Recent foraminifera of Trinity Bay, Texas
Wantland, Kenneth F
Purdy, Edward G.
Master of Arts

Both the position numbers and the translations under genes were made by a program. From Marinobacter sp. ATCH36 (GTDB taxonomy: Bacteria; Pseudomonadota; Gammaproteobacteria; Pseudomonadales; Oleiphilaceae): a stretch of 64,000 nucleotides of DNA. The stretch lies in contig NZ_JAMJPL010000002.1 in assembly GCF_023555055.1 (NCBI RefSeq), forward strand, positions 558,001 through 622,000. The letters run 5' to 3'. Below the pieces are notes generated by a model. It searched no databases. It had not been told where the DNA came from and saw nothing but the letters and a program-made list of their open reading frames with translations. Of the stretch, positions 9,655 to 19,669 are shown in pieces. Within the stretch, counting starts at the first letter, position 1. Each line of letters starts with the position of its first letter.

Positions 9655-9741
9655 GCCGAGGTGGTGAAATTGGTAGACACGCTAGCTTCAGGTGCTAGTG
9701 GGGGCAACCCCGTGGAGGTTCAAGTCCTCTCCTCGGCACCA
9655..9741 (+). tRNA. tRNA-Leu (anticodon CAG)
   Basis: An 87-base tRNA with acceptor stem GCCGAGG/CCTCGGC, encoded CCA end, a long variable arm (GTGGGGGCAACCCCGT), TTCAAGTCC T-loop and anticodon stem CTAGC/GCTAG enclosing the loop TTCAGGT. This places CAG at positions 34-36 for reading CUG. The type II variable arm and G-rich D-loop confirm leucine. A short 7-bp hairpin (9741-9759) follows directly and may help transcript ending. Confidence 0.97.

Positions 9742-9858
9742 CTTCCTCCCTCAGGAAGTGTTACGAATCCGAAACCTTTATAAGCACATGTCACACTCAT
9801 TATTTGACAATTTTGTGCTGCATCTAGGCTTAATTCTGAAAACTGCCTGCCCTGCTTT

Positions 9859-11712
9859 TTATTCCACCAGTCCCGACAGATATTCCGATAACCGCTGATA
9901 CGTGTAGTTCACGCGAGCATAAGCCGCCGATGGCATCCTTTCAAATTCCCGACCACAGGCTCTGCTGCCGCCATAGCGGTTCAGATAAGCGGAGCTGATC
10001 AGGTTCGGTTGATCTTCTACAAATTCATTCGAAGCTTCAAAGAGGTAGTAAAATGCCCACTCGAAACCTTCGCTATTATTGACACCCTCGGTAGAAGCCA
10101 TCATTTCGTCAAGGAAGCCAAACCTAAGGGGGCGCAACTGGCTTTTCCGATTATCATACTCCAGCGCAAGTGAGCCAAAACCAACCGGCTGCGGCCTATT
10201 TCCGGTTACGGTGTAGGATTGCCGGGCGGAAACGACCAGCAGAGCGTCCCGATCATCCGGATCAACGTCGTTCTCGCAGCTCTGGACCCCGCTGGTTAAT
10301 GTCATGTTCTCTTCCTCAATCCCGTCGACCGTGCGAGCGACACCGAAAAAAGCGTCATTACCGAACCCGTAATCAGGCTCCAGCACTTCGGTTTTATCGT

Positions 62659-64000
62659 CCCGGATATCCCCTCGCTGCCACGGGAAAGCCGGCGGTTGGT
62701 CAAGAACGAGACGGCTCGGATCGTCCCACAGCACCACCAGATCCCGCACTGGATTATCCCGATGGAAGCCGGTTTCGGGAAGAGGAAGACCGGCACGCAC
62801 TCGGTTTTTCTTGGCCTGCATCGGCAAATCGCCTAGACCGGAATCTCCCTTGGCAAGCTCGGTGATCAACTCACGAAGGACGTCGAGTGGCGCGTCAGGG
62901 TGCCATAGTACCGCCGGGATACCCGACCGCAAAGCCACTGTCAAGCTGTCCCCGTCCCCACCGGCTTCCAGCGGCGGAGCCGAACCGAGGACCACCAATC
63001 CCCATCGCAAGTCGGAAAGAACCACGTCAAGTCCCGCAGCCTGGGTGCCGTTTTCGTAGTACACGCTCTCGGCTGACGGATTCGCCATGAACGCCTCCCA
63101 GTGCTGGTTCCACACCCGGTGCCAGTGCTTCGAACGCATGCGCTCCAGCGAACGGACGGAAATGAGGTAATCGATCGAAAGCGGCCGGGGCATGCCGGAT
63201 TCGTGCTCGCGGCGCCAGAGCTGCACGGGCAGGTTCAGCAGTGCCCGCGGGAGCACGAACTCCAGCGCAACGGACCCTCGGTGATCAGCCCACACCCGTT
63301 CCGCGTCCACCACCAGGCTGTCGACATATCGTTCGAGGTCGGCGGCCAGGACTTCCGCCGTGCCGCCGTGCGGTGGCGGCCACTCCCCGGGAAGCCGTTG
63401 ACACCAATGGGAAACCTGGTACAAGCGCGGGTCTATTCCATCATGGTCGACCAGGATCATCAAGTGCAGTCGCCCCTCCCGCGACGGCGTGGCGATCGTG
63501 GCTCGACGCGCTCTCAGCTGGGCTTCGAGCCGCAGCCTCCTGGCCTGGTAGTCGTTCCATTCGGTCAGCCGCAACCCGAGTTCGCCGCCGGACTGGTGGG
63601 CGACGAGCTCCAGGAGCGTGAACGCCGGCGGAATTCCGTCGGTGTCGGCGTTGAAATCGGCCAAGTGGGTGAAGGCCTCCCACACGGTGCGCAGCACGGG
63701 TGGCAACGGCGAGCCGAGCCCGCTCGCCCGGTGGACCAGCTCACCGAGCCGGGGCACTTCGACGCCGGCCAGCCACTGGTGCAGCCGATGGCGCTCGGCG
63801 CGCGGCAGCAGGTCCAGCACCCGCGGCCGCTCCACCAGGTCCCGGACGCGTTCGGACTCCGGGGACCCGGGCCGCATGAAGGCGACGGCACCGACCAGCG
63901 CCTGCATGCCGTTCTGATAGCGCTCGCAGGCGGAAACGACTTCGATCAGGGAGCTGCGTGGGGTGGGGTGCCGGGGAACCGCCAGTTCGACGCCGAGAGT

Trinity 3ay is a shallow, estuarine environment characterized by variability of hydrography and substrate. This environmental variation is reflected in the taxonomic composition, morphologic variation, and distribution of the Foraminifera. Two foraminiferal assemblages are recognized: 1) a bay assemblage characterized by low taxonomic diversity and the dominance of Ammotium and Ammonia; and 2) a deltaic marsh assemblage characterized by wholly agglutinated species. An ecotonal community characterized by the presence of Miliammina fusca and the abundance of Elphidium delicatulum inhabits portions of the deltaic margin. The bay assemblage is a mixture of species either endemic to the brackish-water environment or occurring in both brackish-water and marine habitats. Tests of the cosmopolitan species are calcareous whereas tests of all endemic species except one are agglutinated. Calcareous Foraminifera dominate the populations of the lower portion of Trinity Bay, but agglutinated species predominate in the upper bay areas. This variation in dominant faunal elements coincides with the salinity gradient within the bay. The ratio of agglutinated to calcareous tests in the samples is a useful index to the relative influence of marine and fluvial waters throughout the bay area. Intraspecific variation of test morphology is evident within several of the fonnliniferal species. Different phenotypic expressions of Ammonia beccarii are recognized in different areas of the bay, whereas in Ammotium salsum the morphologic variation displays no consistent distri-butional pattern. The density of living foraminiferal populations is correlated with the character of the substrate. The smallest populations are found in the coarsest and best sorted sands of the bay and delta margins and in areas of slow deposition in the lower bay. The largest populations occur in areas of relatively rapid accumulation of fine-grained sediments. This density distribution may coincide with the distribution of available organic nutrients. Comparison of living and total populations indicates that the total populationp have greater faunal diversity than the living populations. This probably reflects seasonal variability of the environment. It is not thought that living/total ratios are useful indices to relative depositional rates in this area. The foraminiferal faunas should be a major key to the variability of the hydrographic environment in studies of ancient bays.